Salman Rushdie says he is writing book about near-fatal knife attack
Salman Rushdie is engaged on a e book in regards to the assault that robbed him of his proper eye, he stated in one in all his first public appearances since he was repeatedly stabbed onstage at a literary competition in upstate New York final yr.
Talking on the FT Weekend Competition in Washington on Saturday, the novelist, 75, stated he was nonetheless “a little bit overwhelmed up” however “mainly high quality”, almost one yr after the try on his life.
Carrying glasses with a darkened proper lens, Rushdie appeared on the occasion through video hyperlink.
“I’m not studying as quick as I used to however . . . I’m writing what I believe will likely be a reasonably quick e book about what occurred,” Rushdie stated in a wide-ranging dialog that explored most of the creator’s novels, from Midnight’s Youngsters to Victory Metropolis, his most up-to-date work which was printed earlier this yr.
Rushdie has for many years confronted persecution for his work and lived beneath menace of loss of life.
The Satanic Verses, first printed in 1988, generated controversy for the way it depicted the Islamic prophet Mohammed. The e book was banned in Iran and the nation’s supreme chief Ayatollah Ruhollah Khomeini issued a fatwa ordering Muslims to kill Rushdie.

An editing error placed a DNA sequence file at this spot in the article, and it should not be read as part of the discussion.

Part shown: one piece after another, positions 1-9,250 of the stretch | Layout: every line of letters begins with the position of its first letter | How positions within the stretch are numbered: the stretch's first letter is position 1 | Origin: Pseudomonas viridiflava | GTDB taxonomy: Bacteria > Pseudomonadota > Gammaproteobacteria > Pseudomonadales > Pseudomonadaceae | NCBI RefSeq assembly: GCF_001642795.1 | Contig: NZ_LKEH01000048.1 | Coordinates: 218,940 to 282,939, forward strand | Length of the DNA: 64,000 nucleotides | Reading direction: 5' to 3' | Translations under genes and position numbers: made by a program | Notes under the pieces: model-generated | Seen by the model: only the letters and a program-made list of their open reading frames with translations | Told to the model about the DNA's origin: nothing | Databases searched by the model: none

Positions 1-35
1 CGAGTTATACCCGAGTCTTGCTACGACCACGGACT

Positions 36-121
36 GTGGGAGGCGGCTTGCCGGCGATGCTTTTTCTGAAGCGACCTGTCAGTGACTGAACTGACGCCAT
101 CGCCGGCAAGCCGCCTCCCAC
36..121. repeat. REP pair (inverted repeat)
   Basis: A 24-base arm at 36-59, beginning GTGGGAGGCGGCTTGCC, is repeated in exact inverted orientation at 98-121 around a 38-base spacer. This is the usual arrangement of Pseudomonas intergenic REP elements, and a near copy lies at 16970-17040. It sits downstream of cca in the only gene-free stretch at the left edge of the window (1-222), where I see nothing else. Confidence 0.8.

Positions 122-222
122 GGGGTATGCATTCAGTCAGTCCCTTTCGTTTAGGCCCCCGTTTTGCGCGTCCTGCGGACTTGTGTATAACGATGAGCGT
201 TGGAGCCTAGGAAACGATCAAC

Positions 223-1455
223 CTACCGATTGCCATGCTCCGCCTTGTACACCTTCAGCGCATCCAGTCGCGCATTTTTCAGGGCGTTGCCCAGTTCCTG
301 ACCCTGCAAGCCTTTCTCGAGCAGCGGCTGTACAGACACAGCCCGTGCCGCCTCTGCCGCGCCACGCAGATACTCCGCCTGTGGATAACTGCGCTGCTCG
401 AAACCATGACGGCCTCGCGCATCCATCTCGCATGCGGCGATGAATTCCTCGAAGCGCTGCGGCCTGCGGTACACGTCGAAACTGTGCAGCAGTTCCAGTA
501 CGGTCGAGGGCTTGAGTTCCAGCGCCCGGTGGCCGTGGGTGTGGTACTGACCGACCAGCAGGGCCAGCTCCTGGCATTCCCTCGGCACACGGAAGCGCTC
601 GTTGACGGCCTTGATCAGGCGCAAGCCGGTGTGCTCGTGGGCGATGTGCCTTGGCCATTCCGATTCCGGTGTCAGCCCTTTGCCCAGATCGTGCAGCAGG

Following the loss of life menace, Rushdie went into hiding and lived beneath armed guard.
After the assault final yr US secretary of state Antony Blinken accused the Iranian authorities of inciting violence in opposition to Rushdie and castigated Tehran for “gloat[ing]” in regards to the try on his life.
Rushdie made mild of his critics on Saturday, saying: “If my work has enemies, they’re most likely the correct enemies to have.”
When requested what his recommendation could be to younger aspiring writers, Rushdie replied: “I’d say, do what you must do and don’t be scared.”
Rushdie has largely been absent from the general public eye within the final yr as he recovered from the assault on his life. He made a uncommon in-person look in New York final week to simply accept the Centenary Braveness Award from PEN America, the non-profit organisation that advocates for freedom of expression.
“There’s lots of people in loads of methods proper now attempting to place fences round what’s OK to do and what’s not OK to do . . . if something goes to result in the loss of life of the novel, that will likely be it,” Rushdie warned attendees on the FT Competition on Saturday.
“We’ve to say our reality in our manner and supply it to the world,” he added.